Keywords:  Developmental programming; Early-life nutrition; Epigenetics; Mitochondria; NAFLD
  6. Proteomics. 2022 Jan 27. e2100175
      Protein O-GlcNAcylation is a specific form of protein glycosylation that targets a wide range of proteins with important functions. O-GlcNAcylation is known to be deregulated in cancer and has been linked to multiple aspects of cancer pathology. Despite its ubiquity and importance, the current understanding of the role of O-GlcNAcylation in the stress response remains limited. In this study, we performed a quantitative chemical proteomics-based open study of the O-GlcNAcome in HeLa cells, and identified 163 differentially-glycosylated proteins under starvation, involving multiple metabolic pathways. Among them, fatty acid metabolism was found to be targeted and subsequent analysis confirmed that fatty acid synthase (FASN) is O-GlcNAcylated. O-GlcNAcylation led to enhanced de novo fatty acid synthesis activity, and fatty acids contributed to the cytoprotective effects of O-GlcNAcylation under starvation. Moreover, dual inhibition of O-GlcNAcylation and FASN displayed a strong synergistic effect in vitro in inducing cell death in cancer cells. Together, the results from this study provide novel insights into the role of O-GlcNAcylation in the nutritional stress response and suggest the potential of combining inhibition of O-GlcNAcylation and fatty acid synthesis in cancer therapy. This article is protected by copyright. All rights reserved.
    Keywords:  FASN; LC-MS/MS; O-GlcNAc; iTRAQ; metabolic labelling
  7. Front Cell Dev Biol. 2021 ;9 805195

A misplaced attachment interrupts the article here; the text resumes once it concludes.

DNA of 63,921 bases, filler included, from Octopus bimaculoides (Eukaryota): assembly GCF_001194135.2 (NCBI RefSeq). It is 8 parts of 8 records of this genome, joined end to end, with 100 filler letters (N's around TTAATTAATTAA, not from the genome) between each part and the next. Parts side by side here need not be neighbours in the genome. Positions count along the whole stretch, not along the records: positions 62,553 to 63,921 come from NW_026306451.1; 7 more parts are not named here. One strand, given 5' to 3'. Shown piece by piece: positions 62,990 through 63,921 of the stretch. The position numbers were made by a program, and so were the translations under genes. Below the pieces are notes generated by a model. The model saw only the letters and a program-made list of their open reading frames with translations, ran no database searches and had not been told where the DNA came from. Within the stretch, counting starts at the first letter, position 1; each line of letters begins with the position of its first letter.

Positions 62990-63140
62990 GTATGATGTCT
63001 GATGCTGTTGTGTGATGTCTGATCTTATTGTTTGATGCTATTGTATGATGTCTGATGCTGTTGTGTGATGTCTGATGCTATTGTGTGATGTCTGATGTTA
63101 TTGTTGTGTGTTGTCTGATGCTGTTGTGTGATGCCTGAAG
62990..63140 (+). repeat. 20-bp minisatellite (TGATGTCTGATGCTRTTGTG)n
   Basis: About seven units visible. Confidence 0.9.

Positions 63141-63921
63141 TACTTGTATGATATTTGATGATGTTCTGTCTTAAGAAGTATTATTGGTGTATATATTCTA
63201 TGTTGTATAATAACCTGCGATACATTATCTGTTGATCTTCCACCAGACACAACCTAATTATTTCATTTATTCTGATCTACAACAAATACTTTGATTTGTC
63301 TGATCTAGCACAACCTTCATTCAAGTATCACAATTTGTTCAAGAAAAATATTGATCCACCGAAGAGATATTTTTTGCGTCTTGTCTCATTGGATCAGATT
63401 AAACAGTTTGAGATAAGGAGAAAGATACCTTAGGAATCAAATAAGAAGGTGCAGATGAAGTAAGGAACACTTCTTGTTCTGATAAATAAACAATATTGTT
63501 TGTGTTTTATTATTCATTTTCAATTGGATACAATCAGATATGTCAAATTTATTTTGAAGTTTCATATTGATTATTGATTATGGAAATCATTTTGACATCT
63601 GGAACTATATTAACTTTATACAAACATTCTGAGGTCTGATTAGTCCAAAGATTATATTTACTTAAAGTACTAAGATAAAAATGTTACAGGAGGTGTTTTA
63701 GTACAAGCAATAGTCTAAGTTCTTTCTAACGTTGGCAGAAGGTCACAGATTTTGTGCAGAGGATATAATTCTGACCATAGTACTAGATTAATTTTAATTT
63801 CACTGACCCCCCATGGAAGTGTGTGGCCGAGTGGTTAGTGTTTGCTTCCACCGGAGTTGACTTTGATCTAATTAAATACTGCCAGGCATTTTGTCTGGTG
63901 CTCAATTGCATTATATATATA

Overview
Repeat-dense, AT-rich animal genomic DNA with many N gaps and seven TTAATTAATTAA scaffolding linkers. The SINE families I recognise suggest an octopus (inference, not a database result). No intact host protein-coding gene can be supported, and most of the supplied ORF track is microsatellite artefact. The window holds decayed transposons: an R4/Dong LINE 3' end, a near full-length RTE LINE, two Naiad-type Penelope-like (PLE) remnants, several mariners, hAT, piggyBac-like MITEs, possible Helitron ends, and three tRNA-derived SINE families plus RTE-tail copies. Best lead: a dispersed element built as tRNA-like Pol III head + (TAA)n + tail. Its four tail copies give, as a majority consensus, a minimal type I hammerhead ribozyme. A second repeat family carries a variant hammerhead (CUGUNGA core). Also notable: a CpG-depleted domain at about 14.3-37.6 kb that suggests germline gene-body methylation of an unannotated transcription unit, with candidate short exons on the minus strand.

B-cell non-Hodgkin lymphomas (B-NHLs) are highly heterogenous by genetic, phenotypic, and clinical appearance. Next-generation sequencing technologies and multi-dimensional data analyses have further refined the way these diseases can be more precisely classified by specific genomic, epigenomic, and transcriptomic characteristics. The molecular and genetic heterogeneity of B-NHLs may contribute to the poor outcome of some of these diseases, suggesting that more personalized precision-medicine approaches are needed for improved therapeutic efficacy. The germinal center (GC) B-cell like diffuse large B-cell lymphomas (GCB-DLBCLs) and follicular lymphomas (FLs) share specific epigenetic programs. These diseases often remain difficult to treat and surprisingly do not respond advanced immunotherapies, despite arising in secondary lymphoid organs at sites of antigen recognition. Epigenetic dysregulation is a hallmark of GCB-DLBCLs and FLs, with gain-of-function (GOF) mutations in the histone methyltransferase EZH2, loss-of-function (LOF) mutations in histone acetyl transferases CREBBP and EP300, and the histone methyltransferase KMT2D representing the most prevalent genetic lesions driving these diseases. These mutations have the common effect to disrupt the interactions between lymphoma cells and the immune microenvironment, via decreased antigen presentation and responsiveness to IFN-γ and CD40 signaling pathways. This indicates that immune evasion is a key step in GC B-cell lymphomagenesis. EZH2 inhibitors are now approved for the treatment of FL and selective HDAC3 inhibitors counteracting the effects of CREBBP LOF mutations are under development. These treatments can help restore the immune control of GCB lymphomas, and may represent optimal candidate agents for more effective combination with immunotherapies. Here, we review recent progress in understanding the impact of mutant chromatin modifiers on immune evasion in GCB lymphomas. We provide new insights on how the epigenetic program of these diseases may be regulated at the level of metabolism, discussing the role of metabolic intermediates as cofactors of epigenetic enzymes. In addition, lymphoma metabolic adaptation can negatively influence the immune microenvironment, further contributing to the development of immune cold tumors, poorly infiltrated by effector immune cells. Based on these findings, we discuss relevant candidate epigenetic/metabolic/immune targets for rational combination therapies to investigate as more effective precision-medicine approaches for GCB lymphomas.